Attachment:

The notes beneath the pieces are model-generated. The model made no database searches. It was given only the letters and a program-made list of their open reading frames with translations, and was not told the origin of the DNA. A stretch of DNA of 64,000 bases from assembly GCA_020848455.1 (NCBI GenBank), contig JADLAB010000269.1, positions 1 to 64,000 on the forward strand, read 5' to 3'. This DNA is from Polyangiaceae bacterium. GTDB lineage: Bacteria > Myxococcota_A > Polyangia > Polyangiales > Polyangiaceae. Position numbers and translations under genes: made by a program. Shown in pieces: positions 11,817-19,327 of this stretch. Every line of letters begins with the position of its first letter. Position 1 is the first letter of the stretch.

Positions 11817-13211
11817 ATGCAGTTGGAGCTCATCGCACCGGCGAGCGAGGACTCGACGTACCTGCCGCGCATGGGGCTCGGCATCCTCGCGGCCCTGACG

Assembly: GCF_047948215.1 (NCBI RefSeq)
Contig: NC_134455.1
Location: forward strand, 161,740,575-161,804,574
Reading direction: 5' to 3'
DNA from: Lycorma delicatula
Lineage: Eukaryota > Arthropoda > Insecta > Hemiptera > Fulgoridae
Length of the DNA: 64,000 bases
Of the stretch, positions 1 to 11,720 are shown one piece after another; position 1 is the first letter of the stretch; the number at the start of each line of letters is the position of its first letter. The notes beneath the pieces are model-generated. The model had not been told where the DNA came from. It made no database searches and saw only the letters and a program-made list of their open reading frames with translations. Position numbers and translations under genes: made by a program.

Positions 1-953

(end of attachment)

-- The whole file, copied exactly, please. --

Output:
The notes beneath the pieces are model-generated. The model made no database searches. It was given only the letters and a program-made list of their open reading frames with translations, and was not told the origin of the DNA. A stretch of DNA of 64,000 bases from assembly GCA_020848455.1 (NCBI GenBank), contig JADLAB010000269.1, positions 1 to 64,000 on the forward strand, read 5' to 3'. This DNA is from Polyangiaceae bacterium. GTDB lineage: Bacteria > Myxococcota_A > Polyangia > Polyangiales > Polyangiaceae. Position numbers and translations under genes: made by a program. Shown in pieces: positions 11,817-19,327 of this stretch. Every line of letters begins with the position of its first letter. Position 1 is the first letter of the stretch.

Positions 11817-13211
11817 ATGCAGTTGGAGCTCATCGCACCGGCGAGCGAGGACTCGACGTACCTGCCGCGCATGGGGCTCGGCATCCTCGCGGCCCTGACG

Assembly: GCF_047948215.1 (NCBI RefSeq)
Contig: NC_134455.1
Location: forward strand, 161,740,575-161,804,574
Reading direction: 5' to 3'
DNA from: Lycorma delicatula
Lineage: Eukaryota > Arthropoda > Insecta > Hemiptera > Fulgoridae
Length of the DNA: 64,000 bases
Of the stretch, positions 1 to 11,720 are shown one piece after another; position 1 is the first letter of the stretch; the number at the start of each line of letters is the position of its first letter. The notes beneath the pieces are model-generated. The model had not been told where the DNA came from. It made no database searches and saw only the letters and a program-made list of their open reading frames with translations. Position numbers and translations under genes: made by a program.

Positions 1-953